Oct 28, 2013 Ameena rated it it was ok  ·  review of another edition
This book had great potential but ultimately just didn't hit the mark. Here's why:

* Many of the characters irritated me. This included Evie, whose desire to be a doormat to everyone from her children to her husband's mistress / widow made me want to scream, Nicole, whose cluelessness about everything from her dead husband's ex-wife to her oddly portrayed mother also made me want to scream, and Beth / Laney's formulaic character profiles who - you guessed it - made me want to scream.

* The story d
Therese Walsh
Jan 30, 2013 Therese Walsh rated it it was amazing
Shelves: women-s-fiction
An intricate look at one woman's struggles as she works through unexpected loss and new challenges to redefine the concept of 'family.' Culturally rich, believable, and ultimately engrossing.
Jun 14, 2016 Maryellen rated it really liked it  ·  review of another edition
Richard Glass died. He leaves behind a wife named Nicole and a baby son named Luca. He also leaves behind an ex-wife named Evie and pre-teen twins named Sophie and Sam.

Life is complicated. How do you deal with this mess? Sophie and Sam love their little brother Luca. There is NO love between Evie and Nicole. Richard moved into Nicole’s apartment the night he left Evie. Obviously there are going to be some difficult feelings there.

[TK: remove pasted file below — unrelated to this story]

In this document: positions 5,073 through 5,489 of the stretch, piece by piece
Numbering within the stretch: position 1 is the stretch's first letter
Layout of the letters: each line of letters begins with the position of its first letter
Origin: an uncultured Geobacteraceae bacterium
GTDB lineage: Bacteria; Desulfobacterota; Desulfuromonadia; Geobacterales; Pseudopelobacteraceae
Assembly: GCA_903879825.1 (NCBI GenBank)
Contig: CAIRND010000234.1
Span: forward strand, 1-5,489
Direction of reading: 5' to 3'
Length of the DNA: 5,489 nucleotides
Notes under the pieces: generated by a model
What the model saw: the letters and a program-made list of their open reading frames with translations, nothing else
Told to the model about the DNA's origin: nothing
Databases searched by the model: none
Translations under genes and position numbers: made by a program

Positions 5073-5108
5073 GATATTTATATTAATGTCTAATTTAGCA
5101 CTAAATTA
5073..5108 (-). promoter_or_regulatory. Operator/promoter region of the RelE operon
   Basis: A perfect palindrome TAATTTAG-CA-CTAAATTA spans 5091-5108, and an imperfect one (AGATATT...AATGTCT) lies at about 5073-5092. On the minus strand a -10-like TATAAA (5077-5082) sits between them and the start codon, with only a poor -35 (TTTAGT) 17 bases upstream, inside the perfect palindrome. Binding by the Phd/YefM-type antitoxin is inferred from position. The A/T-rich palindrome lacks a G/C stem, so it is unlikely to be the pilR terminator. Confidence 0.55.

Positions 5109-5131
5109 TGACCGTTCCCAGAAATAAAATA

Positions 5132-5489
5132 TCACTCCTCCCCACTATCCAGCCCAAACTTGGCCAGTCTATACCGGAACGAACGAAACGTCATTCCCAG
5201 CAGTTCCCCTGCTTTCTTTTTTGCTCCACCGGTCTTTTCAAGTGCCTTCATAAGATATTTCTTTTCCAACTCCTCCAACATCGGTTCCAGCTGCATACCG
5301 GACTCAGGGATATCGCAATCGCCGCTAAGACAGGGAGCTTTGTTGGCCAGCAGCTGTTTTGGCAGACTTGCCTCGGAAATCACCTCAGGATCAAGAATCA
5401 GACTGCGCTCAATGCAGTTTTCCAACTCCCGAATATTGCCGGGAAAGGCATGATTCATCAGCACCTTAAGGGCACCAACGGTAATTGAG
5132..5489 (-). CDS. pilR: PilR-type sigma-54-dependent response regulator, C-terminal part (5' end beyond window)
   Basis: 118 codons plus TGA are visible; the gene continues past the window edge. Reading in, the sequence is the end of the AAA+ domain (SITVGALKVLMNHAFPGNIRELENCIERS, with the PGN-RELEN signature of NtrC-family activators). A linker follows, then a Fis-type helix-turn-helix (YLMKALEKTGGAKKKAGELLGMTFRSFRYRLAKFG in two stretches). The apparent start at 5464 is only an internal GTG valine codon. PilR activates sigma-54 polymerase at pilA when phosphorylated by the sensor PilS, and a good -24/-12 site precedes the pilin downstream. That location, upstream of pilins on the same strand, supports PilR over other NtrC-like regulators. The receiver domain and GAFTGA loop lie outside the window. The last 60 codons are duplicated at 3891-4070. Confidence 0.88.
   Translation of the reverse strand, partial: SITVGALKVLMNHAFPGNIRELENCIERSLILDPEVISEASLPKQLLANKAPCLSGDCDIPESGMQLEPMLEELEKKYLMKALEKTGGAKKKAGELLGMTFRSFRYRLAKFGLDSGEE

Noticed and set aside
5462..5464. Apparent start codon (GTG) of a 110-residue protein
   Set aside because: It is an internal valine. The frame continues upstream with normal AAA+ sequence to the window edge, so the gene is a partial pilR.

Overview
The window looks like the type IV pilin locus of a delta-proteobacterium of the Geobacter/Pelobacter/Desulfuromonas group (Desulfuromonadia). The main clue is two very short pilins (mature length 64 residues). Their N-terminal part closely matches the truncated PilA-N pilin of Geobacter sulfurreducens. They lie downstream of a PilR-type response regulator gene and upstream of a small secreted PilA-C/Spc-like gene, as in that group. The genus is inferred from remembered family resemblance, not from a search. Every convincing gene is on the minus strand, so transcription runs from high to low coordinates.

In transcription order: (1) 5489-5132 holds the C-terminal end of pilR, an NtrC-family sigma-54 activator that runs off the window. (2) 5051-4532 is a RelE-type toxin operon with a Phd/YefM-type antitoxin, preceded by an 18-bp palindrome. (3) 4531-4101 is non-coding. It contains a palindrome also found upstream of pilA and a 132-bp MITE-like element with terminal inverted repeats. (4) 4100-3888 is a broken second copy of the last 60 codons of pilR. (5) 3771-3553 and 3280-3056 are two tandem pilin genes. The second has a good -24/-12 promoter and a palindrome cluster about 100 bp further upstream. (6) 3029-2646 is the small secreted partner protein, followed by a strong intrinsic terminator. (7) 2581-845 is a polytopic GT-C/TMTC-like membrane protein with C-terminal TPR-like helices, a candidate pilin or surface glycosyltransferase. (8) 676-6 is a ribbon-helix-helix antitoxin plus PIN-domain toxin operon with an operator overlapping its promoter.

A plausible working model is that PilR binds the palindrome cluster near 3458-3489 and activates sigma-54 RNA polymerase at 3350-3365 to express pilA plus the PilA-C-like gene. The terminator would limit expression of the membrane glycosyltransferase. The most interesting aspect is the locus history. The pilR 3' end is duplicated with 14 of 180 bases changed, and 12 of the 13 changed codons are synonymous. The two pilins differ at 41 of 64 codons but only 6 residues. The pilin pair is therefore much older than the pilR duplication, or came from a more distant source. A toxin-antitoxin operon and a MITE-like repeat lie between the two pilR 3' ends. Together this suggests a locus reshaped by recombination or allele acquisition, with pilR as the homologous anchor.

Nicole is young. (Aren’t they always?) And now, aside from Luca,
May 28, 2013 Kay rated it really liked it  ·  review of another edition
Shelves: fiction, contemporary

I read The Glass Wives right after reading The Lost Husband, and in some ways I felt it did affect my appreciation of the book. Both books have slightly similar themes, telling the stories of widows grieving and raising their children alone. The mood was incredibly different though : where The Lost Husband had been light and fun and super cute, I found The Glass Wives to be quieter, heavier and more serious. Not in a bad way, just in a different way.

I have to say I found this novel's idea
Julie Kibler
Jan 27, 2013 Julie Kibler rated it it was amazing
Recommends it for: book clubs, women's fiction fans
I read an early copy of The Glass Wives, provided by the author, and thought it was fabulous.

I love the premise--
A woman's ex-husband dies, leaving not only her children without a father, but his widow and her child without a father, too. Evie Glass would like nothing more than for Nicole and her child to quietly disappear from her life now that Richard Glass is dead, but Nicole has other things in mind. When she proposes moving in with Evie to share expenses and childcare duties and to keep th
3.5 stars,rounded up to 4.

The Glass Wives by Amy Sue Nathan is a story of the restructuring of a family’s life, following the death of Richard Glass, who was husband of one Mrs Glass and ex-husband of another.

In her debut novel, the author looks closely at family relationships, close friendship and what happens if you “step outside the box”. As a result, some unusual and controversial decisions are made by the two main characters, Evie and Nicole, which lead to the breakdown and rebuilding of f
Feb 02, 2015 Brittney rated it it was amazing  ·  review of another edition